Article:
Households reported that the number of people with jobs, including the self-employed and entrepreneurs who are not included in previous employer data, increased by 179,000 in July and by 185,000 in the last three months to 158.3 million.
Interestingly, the number of people on employer payrolls is rising sharply, while households report a much smaller increase in the number of people working, which includes the self-employed and entrepreneurs. This could be due in part to self-employment returning to regular employment at a company, where employers report the earnings, but for households, the person simply went from self-employment to being on a company’s payroll. business. And that would make sense amid aggressive hiring by employers.
The lowest number of unemployed since dotcom.
The number of unemployed actively looking for work fell by 242,000 to 5.67 million, below the pre-pandemic low and marking the lowest level since 2000.
The workforce is stagnant.
The labor force — people who are working or actively looking for work — fell by 63,000 in July, the second straight month of declines, to 163.9 million, essentially where it had been in February.
Much thought has been given to why the workforce has stagnated. All sorts of logical reasons are cited that work together: the difficulty and cost of finding child care; the need to care for elderly family members; excess mortality since 2020; health problems associated with covid; a massive wave of “retirements” of people who already have enough thanks to massive asset price inflation; and like I said, ageism, where older people who want to work stop looking for jobs because they can’t get anyone in their industry to take them seriously (particularly in tech), and when they stop looking for jobs, they get out of hand working. And the list of reasons goes on.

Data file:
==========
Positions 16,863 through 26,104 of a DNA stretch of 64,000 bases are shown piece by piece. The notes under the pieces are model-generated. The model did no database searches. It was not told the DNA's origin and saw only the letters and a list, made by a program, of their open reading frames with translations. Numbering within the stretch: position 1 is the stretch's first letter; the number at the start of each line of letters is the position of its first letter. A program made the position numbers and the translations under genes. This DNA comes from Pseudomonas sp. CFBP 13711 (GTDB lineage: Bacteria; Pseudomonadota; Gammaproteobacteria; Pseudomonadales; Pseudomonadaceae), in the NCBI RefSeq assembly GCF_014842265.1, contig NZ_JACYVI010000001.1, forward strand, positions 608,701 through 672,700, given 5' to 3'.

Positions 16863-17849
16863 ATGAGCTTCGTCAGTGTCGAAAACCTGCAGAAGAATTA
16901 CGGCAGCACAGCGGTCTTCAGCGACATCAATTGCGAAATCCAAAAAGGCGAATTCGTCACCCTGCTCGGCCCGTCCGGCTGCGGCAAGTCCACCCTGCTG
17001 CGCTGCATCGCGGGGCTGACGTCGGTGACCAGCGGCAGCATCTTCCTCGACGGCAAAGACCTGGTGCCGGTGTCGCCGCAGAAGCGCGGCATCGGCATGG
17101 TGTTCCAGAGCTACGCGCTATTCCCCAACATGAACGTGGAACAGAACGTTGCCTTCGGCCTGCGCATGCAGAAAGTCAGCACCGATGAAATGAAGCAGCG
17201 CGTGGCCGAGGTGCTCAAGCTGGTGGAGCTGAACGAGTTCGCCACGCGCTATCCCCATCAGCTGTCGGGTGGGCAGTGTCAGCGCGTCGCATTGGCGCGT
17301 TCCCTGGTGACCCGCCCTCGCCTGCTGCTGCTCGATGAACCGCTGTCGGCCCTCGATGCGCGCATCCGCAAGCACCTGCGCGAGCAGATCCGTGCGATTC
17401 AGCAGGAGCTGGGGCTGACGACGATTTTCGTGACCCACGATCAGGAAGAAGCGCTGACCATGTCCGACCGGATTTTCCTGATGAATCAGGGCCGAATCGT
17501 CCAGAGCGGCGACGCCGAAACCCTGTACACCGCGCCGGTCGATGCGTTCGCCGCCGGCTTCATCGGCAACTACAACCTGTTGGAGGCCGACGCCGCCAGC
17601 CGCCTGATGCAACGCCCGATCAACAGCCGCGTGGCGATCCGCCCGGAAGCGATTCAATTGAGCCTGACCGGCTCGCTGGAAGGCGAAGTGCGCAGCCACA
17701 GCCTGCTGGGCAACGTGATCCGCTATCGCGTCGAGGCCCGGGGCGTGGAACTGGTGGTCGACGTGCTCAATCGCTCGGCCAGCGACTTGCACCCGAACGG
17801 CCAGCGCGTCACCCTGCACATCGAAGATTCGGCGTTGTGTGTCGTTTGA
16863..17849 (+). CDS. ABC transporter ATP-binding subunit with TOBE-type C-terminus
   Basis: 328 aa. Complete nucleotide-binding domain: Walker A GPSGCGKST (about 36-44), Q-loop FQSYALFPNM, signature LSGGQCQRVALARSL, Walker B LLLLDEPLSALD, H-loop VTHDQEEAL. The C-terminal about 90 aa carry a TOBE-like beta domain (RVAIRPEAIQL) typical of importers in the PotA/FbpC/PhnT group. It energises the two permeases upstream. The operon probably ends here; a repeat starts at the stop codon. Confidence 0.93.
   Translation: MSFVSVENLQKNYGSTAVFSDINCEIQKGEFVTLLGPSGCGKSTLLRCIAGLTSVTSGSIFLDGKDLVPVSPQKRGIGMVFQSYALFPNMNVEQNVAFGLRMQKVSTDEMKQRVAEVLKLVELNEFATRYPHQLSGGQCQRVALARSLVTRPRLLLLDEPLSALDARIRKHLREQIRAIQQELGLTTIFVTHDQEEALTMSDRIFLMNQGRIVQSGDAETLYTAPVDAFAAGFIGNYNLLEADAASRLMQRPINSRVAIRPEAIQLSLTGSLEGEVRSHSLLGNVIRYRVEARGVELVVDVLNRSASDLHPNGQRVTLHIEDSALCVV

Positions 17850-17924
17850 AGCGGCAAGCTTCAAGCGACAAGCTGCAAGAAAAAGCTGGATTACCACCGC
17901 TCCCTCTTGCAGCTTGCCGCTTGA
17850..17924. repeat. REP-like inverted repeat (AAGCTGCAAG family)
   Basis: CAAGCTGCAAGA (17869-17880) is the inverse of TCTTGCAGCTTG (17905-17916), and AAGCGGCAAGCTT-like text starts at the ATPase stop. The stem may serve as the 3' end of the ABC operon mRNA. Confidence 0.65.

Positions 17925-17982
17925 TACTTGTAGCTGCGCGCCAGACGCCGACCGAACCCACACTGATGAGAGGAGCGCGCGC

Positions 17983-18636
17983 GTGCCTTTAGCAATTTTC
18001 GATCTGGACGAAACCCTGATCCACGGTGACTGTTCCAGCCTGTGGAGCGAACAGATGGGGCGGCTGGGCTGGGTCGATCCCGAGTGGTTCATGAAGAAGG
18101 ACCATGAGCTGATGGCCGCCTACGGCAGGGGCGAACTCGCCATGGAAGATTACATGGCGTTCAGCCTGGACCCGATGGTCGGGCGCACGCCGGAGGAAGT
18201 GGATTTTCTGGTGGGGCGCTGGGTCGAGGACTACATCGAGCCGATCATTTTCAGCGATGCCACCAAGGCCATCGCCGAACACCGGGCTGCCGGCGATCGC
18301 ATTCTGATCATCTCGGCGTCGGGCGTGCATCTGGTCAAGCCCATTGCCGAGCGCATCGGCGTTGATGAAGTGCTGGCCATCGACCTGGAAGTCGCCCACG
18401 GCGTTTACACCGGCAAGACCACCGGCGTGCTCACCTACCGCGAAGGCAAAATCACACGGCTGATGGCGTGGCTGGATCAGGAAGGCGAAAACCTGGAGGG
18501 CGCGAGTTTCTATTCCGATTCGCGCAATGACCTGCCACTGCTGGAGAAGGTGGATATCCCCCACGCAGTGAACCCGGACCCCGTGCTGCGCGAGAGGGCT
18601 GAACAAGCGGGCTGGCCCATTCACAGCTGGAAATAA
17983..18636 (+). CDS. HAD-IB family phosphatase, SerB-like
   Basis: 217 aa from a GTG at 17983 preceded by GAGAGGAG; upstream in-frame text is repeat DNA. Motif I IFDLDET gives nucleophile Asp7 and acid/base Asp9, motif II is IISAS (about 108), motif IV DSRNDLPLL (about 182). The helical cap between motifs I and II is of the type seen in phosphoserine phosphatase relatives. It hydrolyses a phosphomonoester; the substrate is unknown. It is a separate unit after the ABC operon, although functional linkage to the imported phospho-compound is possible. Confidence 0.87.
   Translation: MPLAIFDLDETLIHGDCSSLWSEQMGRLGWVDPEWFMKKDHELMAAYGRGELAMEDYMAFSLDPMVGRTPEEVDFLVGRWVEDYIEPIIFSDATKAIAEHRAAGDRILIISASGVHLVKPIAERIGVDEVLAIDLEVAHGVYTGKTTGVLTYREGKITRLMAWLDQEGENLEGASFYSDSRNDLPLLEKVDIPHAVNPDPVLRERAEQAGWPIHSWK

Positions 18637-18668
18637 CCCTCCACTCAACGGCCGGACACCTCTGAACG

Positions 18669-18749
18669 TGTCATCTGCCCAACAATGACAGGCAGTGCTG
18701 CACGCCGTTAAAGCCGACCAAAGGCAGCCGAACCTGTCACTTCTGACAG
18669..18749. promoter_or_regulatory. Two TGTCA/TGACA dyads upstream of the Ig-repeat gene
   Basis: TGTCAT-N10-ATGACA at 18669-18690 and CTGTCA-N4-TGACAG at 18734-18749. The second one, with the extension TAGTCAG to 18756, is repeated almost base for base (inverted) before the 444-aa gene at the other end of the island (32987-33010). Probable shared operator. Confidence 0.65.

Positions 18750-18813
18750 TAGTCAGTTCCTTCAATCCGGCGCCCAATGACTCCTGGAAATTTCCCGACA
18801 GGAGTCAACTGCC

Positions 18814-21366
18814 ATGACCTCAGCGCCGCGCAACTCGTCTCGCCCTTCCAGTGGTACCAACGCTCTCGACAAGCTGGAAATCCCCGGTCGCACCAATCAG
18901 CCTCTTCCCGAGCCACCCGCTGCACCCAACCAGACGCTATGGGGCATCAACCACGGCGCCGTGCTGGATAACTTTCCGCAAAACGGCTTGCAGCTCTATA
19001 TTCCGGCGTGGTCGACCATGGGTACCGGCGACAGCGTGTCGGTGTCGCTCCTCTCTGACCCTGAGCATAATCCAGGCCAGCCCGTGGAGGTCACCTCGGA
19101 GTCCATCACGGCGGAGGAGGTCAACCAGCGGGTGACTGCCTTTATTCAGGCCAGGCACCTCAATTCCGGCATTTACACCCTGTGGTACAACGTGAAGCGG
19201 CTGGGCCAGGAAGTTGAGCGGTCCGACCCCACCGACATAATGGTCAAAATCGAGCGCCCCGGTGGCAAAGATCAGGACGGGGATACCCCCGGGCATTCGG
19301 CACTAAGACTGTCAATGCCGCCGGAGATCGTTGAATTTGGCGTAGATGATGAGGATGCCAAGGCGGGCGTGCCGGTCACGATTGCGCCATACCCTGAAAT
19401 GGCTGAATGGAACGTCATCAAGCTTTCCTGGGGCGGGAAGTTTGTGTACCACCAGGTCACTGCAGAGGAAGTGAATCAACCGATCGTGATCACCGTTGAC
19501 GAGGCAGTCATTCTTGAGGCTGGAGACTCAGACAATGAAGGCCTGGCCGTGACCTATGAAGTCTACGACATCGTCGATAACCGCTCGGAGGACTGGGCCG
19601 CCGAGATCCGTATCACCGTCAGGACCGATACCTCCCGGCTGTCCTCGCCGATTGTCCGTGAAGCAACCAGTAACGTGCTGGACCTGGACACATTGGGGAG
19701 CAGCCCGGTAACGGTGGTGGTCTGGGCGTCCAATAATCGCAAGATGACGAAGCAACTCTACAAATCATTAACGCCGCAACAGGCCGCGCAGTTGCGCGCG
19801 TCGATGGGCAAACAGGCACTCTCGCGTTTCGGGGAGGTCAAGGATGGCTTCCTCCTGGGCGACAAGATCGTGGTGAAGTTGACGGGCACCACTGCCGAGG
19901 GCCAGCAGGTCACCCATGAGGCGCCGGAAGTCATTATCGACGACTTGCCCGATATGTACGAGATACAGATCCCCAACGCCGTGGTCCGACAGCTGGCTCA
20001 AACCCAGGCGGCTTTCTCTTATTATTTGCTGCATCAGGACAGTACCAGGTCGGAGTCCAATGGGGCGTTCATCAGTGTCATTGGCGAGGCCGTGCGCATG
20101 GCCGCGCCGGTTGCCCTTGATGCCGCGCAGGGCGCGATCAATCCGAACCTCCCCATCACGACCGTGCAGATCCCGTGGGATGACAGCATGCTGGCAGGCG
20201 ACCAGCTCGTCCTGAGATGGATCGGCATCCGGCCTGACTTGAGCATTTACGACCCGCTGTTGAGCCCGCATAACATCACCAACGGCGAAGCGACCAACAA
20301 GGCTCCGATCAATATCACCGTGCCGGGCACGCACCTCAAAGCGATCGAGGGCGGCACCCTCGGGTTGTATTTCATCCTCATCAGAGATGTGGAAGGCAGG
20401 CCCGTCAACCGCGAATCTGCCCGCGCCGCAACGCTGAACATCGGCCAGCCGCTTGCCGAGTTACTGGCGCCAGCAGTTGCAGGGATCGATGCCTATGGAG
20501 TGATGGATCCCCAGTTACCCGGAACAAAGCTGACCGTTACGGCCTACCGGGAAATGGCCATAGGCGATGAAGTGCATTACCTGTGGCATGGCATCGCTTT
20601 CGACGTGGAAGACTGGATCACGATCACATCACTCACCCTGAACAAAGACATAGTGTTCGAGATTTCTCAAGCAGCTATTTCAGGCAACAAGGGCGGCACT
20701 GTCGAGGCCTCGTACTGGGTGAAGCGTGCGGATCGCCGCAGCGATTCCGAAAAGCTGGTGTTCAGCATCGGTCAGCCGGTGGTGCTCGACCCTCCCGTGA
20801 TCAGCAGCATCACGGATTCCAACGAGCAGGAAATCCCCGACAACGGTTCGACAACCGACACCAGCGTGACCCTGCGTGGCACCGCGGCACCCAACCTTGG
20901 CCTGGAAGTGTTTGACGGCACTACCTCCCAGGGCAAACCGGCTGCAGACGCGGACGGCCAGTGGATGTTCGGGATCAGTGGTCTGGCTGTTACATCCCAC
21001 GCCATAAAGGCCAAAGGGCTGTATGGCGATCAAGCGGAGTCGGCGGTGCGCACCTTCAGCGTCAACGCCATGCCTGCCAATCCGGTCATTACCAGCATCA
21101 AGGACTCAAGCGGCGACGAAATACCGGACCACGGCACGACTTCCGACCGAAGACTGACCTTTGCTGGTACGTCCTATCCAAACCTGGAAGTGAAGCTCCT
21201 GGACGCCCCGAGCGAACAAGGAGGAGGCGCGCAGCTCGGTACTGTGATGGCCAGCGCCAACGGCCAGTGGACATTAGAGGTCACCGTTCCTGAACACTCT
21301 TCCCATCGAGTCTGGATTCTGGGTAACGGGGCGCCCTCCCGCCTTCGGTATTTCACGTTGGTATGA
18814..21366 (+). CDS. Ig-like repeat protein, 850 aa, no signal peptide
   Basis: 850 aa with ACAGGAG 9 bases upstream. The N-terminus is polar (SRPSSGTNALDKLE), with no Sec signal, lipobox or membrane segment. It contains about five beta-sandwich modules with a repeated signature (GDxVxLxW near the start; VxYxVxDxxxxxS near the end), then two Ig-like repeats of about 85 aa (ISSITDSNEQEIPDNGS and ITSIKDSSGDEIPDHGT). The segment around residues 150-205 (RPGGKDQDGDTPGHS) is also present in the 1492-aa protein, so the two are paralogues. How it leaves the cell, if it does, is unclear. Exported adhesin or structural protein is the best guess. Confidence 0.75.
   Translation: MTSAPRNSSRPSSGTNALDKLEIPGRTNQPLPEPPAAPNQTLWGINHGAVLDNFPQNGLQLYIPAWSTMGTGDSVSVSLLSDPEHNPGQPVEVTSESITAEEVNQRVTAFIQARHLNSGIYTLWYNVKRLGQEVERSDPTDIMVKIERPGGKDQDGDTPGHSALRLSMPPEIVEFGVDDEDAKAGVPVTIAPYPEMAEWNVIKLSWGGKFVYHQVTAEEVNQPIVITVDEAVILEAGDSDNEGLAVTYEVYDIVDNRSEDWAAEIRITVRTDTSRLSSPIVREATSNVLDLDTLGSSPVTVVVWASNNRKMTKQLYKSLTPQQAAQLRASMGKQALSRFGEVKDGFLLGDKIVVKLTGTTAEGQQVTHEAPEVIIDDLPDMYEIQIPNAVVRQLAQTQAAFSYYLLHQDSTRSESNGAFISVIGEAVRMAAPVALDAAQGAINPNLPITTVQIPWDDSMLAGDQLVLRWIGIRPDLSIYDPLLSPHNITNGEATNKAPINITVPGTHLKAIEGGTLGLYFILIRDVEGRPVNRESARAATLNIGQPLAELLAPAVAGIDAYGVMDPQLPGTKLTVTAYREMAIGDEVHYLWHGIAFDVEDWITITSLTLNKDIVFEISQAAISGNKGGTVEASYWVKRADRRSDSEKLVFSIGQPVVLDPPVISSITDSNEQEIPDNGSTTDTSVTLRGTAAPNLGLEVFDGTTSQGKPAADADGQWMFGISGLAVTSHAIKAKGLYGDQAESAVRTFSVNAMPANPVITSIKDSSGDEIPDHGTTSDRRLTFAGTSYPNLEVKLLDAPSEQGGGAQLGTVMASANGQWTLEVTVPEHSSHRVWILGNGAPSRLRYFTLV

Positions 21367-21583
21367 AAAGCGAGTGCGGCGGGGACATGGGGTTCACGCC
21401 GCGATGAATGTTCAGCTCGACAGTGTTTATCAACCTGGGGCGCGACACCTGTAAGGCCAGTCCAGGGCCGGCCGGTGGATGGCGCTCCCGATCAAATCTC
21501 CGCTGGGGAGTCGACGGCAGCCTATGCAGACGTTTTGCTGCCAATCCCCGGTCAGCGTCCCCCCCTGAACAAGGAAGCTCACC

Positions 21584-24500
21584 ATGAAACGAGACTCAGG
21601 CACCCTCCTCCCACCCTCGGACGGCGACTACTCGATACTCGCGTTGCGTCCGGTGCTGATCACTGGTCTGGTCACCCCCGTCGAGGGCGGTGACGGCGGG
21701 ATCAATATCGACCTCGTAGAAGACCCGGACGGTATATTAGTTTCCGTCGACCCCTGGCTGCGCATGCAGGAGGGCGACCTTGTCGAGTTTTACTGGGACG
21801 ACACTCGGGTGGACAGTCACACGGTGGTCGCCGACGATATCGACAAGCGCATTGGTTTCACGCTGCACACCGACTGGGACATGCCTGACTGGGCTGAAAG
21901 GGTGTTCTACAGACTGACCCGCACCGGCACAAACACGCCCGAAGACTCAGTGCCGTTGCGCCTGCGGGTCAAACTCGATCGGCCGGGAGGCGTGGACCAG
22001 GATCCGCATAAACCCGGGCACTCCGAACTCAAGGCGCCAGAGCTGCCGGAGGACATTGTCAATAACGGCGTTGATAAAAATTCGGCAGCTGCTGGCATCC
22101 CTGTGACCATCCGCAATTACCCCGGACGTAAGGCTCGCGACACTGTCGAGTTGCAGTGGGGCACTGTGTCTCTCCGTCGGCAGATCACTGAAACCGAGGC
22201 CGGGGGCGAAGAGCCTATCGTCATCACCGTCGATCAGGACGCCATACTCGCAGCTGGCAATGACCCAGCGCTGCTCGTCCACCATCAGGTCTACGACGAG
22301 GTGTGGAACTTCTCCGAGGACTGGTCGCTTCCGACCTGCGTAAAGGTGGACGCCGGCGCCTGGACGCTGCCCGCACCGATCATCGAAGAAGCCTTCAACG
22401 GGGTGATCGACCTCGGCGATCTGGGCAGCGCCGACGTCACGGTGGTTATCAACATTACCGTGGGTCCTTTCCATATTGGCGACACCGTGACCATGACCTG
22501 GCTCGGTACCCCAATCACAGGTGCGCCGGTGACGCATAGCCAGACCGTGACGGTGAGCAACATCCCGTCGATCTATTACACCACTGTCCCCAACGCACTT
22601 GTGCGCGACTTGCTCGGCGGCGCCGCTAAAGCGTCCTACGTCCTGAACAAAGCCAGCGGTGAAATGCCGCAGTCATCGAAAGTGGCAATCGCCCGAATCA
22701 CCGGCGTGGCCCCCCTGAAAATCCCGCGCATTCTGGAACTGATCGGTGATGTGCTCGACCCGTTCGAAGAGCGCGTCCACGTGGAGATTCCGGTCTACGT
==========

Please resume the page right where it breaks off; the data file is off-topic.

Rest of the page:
Many people, including the Federal Reserve, are now suggesting that the old normal workforce may never return, that there were permanent changes in the labor market that we are now trying to figure out.
Non-manager salaries rose, but were still outpaced by raging inflation.
Average earnings per hour not management workers – programmers, waiters, teachers, police officers, engineers, construction workers, etc. – increased 0.4% in July from June and 6.2% from a year ago to $27.45 an hour. This was the 10th year-over-year increase of more than 6% in a row.
These year-over-year increases of more than 6%, distortions aside in 2020, were the largest since early 1982. But they were still outpaced by raging inflation, with CPI inflation exceeding 9%.
The employed population ratewhich tracks the percentage of working-age people who are working, rose to 60% and has been in roughly the same range since March, but a full percentage point below the pre-pandemic range of 61%, which parallels the workforce gets stuck.
the unemployment rate, At its narrowest definition, the percentage of people who are in the labor force, but not working, has dropped to 3.5%, where it had been before the pandemic. If the labor market weakens, this rate will skyrocket, as it has before. But it’s still grounded.